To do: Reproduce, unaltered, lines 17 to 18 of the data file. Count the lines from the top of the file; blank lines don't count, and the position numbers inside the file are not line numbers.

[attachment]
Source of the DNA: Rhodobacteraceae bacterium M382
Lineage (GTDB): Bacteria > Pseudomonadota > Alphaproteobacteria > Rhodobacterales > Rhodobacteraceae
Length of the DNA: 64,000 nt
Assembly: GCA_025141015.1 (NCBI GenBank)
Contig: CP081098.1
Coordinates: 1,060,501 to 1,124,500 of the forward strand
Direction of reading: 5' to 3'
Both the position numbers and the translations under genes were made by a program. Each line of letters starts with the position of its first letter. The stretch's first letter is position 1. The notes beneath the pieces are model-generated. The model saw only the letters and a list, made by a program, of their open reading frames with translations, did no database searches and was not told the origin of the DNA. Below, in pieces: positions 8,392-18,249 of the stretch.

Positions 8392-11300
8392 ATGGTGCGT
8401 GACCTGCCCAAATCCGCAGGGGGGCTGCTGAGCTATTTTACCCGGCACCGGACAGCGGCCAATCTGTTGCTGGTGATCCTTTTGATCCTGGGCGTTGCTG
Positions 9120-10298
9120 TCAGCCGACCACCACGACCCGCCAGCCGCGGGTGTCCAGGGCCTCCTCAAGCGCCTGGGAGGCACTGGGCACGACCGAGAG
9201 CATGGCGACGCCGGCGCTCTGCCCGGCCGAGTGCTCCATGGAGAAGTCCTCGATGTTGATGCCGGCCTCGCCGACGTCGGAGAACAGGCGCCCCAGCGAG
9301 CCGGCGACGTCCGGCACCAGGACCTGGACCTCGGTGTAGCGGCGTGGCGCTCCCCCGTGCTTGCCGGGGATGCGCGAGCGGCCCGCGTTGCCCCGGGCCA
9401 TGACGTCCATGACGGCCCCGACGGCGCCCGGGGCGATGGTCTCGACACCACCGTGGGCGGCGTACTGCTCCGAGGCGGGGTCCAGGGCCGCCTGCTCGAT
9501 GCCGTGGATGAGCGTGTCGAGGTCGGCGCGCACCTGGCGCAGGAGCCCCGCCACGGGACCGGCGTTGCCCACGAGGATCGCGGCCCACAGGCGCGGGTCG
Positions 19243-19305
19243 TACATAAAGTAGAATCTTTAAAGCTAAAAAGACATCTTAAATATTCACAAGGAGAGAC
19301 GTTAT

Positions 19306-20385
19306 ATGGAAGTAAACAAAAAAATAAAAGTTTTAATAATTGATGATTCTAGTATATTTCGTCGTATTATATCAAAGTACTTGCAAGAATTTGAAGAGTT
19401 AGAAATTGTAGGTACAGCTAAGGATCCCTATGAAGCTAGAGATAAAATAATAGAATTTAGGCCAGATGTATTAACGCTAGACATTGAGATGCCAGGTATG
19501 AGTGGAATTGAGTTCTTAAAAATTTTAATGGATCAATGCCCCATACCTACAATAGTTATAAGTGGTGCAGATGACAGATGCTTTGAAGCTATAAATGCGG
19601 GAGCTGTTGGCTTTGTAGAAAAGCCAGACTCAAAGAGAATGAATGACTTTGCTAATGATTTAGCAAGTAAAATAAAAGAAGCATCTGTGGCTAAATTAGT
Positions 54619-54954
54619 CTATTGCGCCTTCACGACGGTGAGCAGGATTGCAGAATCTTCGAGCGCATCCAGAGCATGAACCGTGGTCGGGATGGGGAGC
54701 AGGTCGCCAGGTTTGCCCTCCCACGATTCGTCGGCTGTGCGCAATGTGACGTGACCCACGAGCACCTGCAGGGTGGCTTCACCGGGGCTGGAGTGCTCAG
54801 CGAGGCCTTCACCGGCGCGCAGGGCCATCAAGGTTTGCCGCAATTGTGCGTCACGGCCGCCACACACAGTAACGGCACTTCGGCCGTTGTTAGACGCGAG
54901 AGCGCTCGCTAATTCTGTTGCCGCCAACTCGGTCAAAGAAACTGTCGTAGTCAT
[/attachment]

9501 GCCGTGGATGAGCGTGTCGAGGTCGGCGCGCACCTGGCGCAGGAGCCCCGCCACGGGACCGGCGTTGCCCACGAGGATCGCGGCCCACAGGCGCGGGTCG
Positions 19243-19305